Though a lot of equipment in hospital facilities is disposable, there are plenty of pieces of equipment which can be reused for years and even decades. Beds, wheelchairs, bathroom equipment, walkers and IV equipment are some of the reusable resources in hospital settings. With the average hospital stay at approximately 5.4 days, this means that resources may be reallocated to new patients, sometimes more than once a week.
As such, if they are not cleaned, sanitised and disinfected correctly, they can quickly accumulate germs and bacteria. When handed across hospital staff and patients, this can infect them and cause illnesses, such as influenza. These HAIs place significant stress on the healthcare system and can lead to a shortage of beds, staff and resources.
Though they are not the only cause of stress to the hospital industry, managing these HAIs can ease the burden slightly. Therefore, it’s essential to maintain strict infection control procedures over shared patient equipment.
The following blog details Rubbermaid Commercial’s insight:
Step One: Promote good infection control of shared hospital equipment by cleaning
Cleaning and sanitisation must work hand in hand to ensure all reusable equipment is infection free. Therefore, hospital staff and cleaners must first clean all equipment to eradicate any debris, such as dust, that may negate the infection control process. Though there may be no visible signs of dust, giving all products and equipment a once over with a paper towel or Light Microfibre Cloth can ensure all infection control procedures are as effective as possible.
For floor equipment or equipment with wheels, such as portable IV equipment, staff and cleaners can also use a dustpan and broom to eradicate dust and dust mites.
Disposing of single-use products, such as paper towels, in a recycling bin or the appropriate equivalent can prevent dust from growing on other surfaces.
Step Two: Sanitise all equipment to remove harmful pathogens
While cleaning makes a surface look infection-free, it doesn’t eradicate harmful bacteria and pathogens. To do this, cleaners and hospital staff must use an HYGEN Microfibre Cloth and their choice of effective sanitiser. The microfibre cloth aids the sanitisation process as its fibres have been developed in a way that traps pathogens inside. This means that rather than spreading to other surfaces, they can be reused over a set period without the risk of reinfecting surfaces. This significantly speeds up the infection control process as staff don’t need to continuously seek out new cloths.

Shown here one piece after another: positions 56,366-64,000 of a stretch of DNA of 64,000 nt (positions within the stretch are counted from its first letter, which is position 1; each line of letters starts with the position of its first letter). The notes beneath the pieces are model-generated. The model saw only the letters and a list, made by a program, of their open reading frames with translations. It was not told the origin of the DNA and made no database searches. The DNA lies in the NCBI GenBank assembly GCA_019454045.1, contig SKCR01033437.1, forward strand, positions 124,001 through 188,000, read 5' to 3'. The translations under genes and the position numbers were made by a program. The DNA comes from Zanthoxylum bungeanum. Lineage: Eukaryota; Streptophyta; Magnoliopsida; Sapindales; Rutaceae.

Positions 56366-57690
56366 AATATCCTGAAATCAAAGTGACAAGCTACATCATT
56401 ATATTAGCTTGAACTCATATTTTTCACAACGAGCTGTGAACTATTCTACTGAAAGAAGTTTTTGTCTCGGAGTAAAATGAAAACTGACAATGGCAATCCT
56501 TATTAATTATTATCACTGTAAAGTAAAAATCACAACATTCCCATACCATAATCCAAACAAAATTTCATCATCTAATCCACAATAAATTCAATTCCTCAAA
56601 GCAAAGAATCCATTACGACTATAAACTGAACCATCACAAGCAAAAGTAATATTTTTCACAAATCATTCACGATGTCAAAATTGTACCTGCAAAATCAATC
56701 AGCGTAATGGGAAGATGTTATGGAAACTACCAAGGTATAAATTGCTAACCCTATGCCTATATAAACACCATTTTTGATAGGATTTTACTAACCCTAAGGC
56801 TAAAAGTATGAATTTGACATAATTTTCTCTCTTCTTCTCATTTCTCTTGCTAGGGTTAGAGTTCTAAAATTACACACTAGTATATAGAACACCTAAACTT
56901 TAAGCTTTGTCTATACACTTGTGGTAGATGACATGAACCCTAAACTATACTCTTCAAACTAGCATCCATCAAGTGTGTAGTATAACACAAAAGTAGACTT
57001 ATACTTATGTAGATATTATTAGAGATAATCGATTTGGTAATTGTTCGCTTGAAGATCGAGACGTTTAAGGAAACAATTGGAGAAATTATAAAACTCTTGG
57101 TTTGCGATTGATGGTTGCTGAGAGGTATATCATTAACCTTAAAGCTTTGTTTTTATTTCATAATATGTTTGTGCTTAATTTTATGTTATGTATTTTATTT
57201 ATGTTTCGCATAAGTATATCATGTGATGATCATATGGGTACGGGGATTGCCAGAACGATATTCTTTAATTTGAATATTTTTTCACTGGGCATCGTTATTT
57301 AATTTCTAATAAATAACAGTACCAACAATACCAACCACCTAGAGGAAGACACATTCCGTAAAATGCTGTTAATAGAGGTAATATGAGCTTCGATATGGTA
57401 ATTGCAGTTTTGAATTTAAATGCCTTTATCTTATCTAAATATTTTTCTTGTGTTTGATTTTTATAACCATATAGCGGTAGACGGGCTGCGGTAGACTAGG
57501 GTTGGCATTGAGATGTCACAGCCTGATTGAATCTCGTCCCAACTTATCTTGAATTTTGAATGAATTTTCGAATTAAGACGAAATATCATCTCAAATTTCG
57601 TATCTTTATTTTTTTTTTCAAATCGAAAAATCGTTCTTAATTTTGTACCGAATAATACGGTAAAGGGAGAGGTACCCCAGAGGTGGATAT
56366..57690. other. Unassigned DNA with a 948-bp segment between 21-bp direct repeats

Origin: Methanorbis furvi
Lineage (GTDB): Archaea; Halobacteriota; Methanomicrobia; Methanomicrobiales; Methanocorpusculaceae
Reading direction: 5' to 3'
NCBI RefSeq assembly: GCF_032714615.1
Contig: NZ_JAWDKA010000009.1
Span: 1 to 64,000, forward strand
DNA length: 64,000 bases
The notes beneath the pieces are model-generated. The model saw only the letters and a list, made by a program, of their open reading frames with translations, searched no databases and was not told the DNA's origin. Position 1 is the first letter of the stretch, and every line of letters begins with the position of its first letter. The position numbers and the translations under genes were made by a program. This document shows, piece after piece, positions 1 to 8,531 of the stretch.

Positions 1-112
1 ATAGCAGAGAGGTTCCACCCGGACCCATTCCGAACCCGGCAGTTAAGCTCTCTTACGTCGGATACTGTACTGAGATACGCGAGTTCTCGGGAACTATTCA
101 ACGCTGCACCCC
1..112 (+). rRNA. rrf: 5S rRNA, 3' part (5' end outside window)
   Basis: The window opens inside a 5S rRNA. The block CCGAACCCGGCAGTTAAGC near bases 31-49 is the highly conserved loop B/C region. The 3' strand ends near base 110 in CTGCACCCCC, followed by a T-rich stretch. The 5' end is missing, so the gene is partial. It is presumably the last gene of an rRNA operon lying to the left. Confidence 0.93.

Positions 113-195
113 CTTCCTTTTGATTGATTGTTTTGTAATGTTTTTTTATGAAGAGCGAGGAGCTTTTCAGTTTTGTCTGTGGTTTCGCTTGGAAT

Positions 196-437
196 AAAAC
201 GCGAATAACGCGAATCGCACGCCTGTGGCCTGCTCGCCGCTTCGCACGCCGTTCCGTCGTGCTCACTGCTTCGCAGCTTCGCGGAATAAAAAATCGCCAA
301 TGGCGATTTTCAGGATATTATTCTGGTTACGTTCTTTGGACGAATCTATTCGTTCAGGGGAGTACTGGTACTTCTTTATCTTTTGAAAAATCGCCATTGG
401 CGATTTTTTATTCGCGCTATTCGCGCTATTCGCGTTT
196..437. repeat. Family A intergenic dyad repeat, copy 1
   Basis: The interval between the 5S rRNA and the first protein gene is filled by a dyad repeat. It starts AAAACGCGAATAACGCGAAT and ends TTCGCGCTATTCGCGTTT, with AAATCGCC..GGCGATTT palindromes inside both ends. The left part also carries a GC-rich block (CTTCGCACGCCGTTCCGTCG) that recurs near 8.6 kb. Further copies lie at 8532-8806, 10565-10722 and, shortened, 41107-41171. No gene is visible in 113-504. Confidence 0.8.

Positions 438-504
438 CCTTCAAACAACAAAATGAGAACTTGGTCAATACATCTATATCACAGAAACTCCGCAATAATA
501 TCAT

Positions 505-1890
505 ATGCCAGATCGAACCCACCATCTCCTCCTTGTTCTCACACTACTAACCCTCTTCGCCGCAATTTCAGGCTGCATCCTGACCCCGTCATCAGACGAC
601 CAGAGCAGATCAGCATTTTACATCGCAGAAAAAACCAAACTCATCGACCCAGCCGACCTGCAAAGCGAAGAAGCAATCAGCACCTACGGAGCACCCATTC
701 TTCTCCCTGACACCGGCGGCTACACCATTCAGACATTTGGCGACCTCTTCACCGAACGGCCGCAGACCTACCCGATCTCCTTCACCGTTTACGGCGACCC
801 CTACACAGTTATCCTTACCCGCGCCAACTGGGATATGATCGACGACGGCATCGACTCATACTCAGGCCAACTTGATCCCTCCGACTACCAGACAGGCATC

The HYGEN Microfibre uses innovative technology. Due to this, all HYGEN products yield the same effective clean. For shared facilities such as showers, an HYGEN Mop Head can trap pathogens in the same way but provide an added boost to efficiency. As staff don’t need to bend down while using these cleaning tools, it can give a boost to business OH&S.
Step Three: Keep all reusable shared equipment away from contact until required again
From the moment equipment is sanitised, bacteria can start growing on it again. There will never be a 100% effective way to prevent bacteria from growing on surfaces. However, keeping these shared resources out of reach if they aren’t in use for a period can prevent the risk of spreading germs. As an example, in some hospital settings, staff may leave poles for IV equipment next to empty beds while not in use. While this can speed up the process when patients need a bed, it places the equipment at risk of becoming infected.
Some ways it can become infected include being touched by other patients, such as children, being sneezed or coughed on or being exposed to windows, which can carry airborne pathogens. Keeping this equipment in storage areas, such as cupboards, can prevent this equipment from being exposed. But, staff must be wary that cupboards need to be moisture free and have some natural sunlight. Otherwise, the smallest bacteria can grow rapidly.
Small shared equipment, such as blood pressure checkers, can be kept in smaller, more convenient compartments. Storage, such as a Rubbermaid Caddy, is ideal for keeping this equipment free from infection after it is sanitised. Keeping these within reach, but up high, away from eye level, can stop pathogens from accidentally finding their way onto equipment.
Step Four: Repeat the process after each use
Though it may seem repetitive, duplicating this process and building a habit can protect your patients and staff from HAIs. Creating a cleaning checklist that staff must follow after each patient is discharged can guarantee that all shared patient equipment is accounted for. This can ensure equipment is not missed, and everything has undergone the correct sanitisation process.
To avoid staff becoming complacent, hospital owners and managers can rotate the cleaning schedule between different staff members. This gives staff time off between each clean, meaning they aren’t likely to skip steps due to feeling their role is becoming repetitive. Undergoing frequent infection control training, once every 6-12 months, can also remind staff why good hygiene is so important.
Rubbermaid Commercial will help keep your hospital safe and infection free
At Rubbermaid Commercial, we are passionate about helping business owners identify areas of their business which may be infectious. If you are a hospital owner, manager or staff member, the team is always happy to provide suggestions to help you maintain the best infection control procedures.